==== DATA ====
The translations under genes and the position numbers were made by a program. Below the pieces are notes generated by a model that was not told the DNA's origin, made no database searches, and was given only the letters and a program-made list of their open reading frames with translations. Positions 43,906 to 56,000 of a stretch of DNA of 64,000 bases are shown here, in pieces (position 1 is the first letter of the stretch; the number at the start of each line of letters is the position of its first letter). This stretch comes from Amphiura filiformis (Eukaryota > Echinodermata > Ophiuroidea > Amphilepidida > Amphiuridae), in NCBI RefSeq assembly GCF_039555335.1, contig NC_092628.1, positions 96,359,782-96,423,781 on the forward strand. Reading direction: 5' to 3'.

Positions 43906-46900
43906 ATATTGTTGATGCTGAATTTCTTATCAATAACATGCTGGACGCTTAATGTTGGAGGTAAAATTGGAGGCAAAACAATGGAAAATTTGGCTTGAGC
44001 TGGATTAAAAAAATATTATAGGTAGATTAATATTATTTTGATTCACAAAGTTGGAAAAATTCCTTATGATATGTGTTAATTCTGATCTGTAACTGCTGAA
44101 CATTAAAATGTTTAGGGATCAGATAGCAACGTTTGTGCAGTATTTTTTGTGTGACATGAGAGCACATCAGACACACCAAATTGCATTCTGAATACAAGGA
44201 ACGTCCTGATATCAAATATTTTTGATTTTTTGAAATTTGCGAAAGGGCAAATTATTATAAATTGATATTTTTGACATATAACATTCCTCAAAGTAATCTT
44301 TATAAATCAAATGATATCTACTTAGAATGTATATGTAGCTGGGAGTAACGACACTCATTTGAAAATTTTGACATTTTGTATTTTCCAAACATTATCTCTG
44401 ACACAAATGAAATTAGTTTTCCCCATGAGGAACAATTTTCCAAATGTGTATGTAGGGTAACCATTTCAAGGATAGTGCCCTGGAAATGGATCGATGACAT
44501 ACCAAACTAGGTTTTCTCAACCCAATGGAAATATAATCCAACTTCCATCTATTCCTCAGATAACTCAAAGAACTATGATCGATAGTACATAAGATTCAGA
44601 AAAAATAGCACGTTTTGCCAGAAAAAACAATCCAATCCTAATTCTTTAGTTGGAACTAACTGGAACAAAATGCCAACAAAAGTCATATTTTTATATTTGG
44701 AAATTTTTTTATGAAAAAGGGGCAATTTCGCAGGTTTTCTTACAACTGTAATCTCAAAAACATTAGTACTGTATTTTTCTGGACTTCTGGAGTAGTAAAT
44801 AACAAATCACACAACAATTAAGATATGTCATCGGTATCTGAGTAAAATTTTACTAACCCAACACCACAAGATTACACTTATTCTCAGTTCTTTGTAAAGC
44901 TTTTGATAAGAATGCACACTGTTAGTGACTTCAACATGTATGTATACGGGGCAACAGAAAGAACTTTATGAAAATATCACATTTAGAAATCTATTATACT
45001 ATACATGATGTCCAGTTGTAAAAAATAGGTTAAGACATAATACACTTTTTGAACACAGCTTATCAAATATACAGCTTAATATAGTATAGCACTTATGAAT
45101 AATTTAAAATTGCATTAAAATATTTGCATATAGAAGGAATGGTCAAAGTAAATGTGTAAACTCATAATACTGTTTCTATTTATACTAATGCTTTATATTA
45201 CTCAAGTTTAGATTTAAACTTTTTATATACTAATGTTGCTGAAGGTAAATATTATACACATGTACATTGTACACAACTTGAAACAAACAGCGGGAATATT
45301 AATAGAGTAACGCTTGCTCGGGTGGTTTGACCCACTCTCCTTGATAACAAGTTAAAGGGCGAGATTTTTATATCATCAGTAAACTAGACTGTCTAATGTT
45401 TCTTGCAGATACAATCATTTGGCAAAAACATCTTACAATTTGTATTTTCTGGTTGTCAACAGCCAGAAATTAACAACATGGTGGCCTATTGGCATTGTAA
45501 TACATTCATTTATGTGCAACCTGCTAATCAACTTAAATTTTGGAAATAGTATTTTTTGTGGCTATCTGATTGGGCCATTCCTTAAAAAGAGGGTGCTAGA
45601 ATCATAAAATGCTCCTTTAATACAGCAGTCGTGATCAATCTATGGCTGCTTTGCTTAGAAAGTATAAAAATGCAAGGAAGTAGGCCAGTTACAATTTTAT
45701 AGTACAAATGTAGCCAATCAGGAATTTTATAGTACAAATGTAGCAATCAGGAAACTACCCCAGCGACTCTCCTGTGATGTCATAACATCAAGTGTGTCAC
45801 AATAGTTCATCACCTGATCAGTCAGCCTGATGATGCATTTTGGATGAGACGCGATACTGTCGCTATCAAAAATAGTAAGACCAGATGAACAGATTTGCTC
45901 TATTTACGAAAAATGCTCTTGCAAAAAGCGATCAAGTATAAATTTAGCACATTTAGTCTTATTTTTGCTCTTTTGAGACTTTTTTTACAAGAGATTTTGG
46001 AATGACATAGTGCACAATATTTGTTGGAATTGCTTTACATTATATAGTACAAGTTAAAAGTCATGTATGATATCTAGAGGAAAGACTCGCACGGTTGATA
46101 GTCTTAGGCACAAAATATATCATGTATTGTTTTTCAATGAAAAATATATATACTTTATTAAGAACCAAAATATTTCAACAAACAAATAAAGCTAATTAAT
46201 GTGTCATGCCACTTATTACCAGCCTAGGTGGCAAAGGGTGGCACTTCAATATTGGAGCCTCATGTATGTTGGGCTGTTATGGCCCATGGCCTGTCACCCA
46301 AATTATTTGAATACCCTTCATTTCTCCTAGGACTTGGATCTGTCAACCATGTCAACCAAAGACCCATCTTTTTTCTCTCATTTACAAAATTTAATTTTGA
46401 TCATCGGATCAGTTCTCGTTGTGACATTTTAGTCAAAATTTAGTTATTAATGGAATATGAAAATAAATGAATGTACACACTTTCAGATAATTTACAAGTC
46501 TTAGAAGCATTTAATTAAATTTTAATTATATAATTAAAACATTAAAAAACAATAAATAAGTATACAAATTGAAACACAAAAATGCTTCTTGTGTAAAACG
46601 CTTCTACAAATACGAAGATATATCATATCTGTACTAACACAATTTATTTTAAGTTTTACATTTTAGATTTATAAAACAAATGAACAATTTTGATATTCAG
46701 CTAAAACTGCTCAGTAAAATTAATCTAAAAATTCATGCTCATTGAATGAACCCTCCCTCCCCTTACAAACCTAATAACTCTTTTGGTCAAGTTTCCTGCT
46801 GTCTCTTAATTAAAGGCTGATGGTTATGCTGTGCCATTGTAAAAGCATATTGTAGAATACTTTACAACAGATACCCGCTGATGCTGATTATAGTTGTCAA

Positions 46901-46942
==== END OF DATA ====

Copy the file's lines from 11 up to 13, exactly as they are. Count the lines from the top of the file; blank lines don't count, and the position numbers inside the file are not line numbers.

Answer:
44701 AAATTTTTTTATGAAAAAGGGGCAATTTCGCAGGTTTTCTTACAACTGTAATCTCAAAAACATTAGTACTGTATTTTTCTGGACTTCTGGAGTAGTAAAT
44801 AACAAATCACACAACAATTAAGATATGTCATCGGTATCTGAGTAAAATTTTACTAACCCAACACCACAAGATTACACTTATTCTCAGTTCTTTGTAAAGC
44901 TTTTGATAAGAATGCACACTGTTAGTGACTTCAACATGTATGTATACGGGGCAACAGAAAGAACTTTATGAAAATATCACATTTAGAAATCTATTATACT